Opinion

Excessive apologizing won’t win respect

By the time I had to tutor on the day after my oral surgery, I had not recovered quite as much as I’d hoped. I didn’t just look like a chipmunk – I looked like a whole colony of chipmunks had crawled inside my cheek and died there. When the student walked into the Academic Resource Center, I pried open my jaws and said, “I’m sorry, but I just had oral surgery.”

Wait. A line of throbbing stitches ran along my right gum, and a blob of drool hesitated behind my lower lip – but I had done nothing wrong. So why was I apologizing?

The word “apology” describes a regretful acknowledgment of an offense or failure, but most of our daily apologies don’t address any faults at all. Emails to professors often contain the words “sorry to bother you.” When asking to borrow a pencil, a person may apologize for “being annoying,” or when raising a hand in class, begin with the words, “sorry if this sounds stupid, but …”

These apologies are meant to curry favor, spoken for the same reason a puppy will roll over to expose his vulnerable underbelly in front of a larger dog. But such submissiveness won’t win you any respect; instead, you’ll just look weak. And in social interactions, confidence counts.

Apologies may seem like the oil that lets a conversation flow, and to some extent, they are. Having a conscience, and being willing to own up to mistakes certainly help maintain functional social relationships. But in excess, and dripped in the wrong place, this oil will gum up, clump together and end up doing more harm than good.

It’s not out of line to ask a professor for help. Lending out a pencil is usually not a huge inconvenience. And by beginning your sentence with, “I’m sorry if this is dumb,” you’ve already predisposed listeners to disregard your opinion.

Next time the words “I’m sorry” are about to fly out of your mouth, try to catch yourself. Look a person in the eyes and tell them what you think. Go ahead and ask for that pencil. Mumble to your tutee, “Yes, I had oral surgery, but I’m still here to help.” And remember that being polite and being sorry are not the same thing.

Alexa Langen is a sophomore majoring in creative writing.

February 23, 2014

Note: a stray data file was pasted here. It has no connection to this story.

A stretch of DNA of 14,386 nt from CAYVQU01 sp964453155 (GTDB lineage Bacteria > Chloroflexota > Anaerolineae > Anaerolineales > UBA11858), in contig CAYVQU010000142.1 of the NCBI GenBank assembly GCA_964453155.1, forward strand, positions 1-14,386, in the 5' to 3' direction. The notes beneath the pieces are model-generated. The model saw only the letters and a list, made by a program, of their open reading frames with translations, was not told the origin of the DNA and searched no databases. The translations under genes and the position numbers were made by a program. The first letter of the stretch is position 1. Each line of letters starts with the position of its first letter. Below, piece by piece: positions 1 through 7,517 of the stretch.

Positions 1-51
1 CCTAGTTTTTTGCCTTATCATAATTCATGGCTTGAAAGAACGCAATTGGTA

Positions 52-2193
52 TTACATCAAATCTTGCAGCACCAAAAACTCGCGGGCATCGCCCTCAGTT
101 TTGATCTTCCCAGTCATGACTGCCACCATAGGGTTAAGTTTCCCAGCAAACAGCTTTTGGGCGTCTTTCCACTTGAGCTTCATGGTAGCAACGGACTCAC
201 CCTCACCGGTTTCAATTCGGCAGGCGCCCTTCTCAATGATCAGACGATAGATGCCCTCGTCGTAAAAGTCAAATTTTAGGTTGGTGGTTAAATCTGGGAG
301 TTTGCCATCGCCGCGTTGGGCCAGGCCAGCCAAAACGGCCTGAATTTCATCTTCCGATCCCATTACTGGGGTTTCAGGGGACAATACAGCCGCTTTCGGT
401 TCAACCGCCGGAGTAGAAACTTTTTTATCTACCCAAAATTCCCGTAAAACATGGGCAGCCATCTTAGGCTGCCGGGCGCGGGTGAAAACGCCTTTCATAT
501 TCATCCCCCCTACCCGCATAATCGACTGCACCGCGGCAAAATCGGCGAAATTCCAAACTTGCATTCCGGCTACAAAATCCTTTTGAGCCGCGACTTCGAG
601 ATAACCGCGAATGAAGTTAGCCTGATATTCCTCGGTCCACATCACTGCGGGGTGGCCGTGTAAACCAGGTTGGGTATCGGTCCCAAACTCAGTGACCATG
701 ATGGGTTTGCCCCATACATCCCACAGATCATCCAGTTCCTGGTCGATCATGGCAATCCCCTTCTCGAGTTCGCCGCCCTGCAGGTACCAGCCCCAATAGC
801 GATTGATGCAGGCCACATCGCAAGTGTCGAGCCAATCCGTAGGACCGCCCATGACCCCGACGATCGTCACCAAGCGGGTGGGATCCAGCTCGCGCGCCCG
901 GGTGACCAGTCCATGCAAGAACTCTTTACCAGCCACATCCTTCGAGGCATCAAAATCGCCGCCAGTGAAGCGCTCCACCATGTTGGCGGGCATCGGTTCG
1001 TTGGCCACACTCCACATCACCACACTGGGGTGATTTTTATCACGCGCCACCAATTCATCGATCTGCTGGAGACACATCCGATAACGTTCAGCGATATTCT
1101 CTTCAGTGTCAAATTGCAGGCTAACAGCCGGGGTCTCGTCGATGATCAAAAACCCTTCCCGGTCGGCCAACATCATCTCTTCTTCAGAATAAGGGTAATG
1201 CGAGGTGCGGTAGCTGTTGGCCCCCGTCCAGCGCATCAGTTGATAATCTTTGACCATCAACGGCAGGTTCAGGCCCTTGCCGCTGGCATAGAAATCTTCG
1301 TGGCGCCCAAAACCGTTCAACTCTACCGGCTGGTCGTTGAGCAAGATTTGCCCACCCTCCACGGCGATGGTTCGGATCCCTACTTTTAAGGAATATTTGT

Reporters

Alexa Langen


Around the Web
  • Miami Herald
  • UM News
  • HurricaneSports

Closer Frankie Bartow stared into the Panthers’ dugout immediately after fanning the final batter of ...

Go ahead. Try telling former University of Miami quarterback Brad Kaaya that his critics say he gets ...

University of Miami redshirt freshman quarterback Jack Allison, who left the Hurricanes football pro ...

A six-pack of UM nuggets on a Tuesday: • UM receiver Dionte Mullins’ final statement this spring - i ...

The quarterback race at the University of Miami just got a lot tighter. Redshirt freshman Jack Allis ...

The period of the first 100 days in office is a telling gauge for a president's full term in th ...

UM students, staff and faculty join the worldwide march to end men’s violence against women. ...

Greek Week at the University of Miami is committed to raising money and awareness for United Cerebra ...

Carlos Bustamante, a Presidential Distinguished Scholar, kicked off his series of lectures about gen ...

Edward Abraham, M.D., has been named Dean of the University of Miami Leonard M. Miller School of Med ...

HurricaneSports.com caught up with Miami's current hardwood ProCanes. Here's where you can ...

A trio of Canes are represented in the polls, with Lomacki at No. 64 in the ITA Singles rankings and ...

The Miami women's tennis team has continued its rise up the ITA national rankings, checking in ...

Romy Gonzalez scored the go-ahead run in the ninth inning, and Miami held on for an 8-7 win over hos ...

University of Miami men's tennis team is set to start ACC Championship play Wednesday in Rome, ...

TMH Twitter Feed
About TMH

The Miami Hurricane is the student newspaper of the University of Miami in Coral Gables, Fla. The newspaper is edited and produced by undergraduate students at UM and is published weekly on Thursdays during the regular academic year.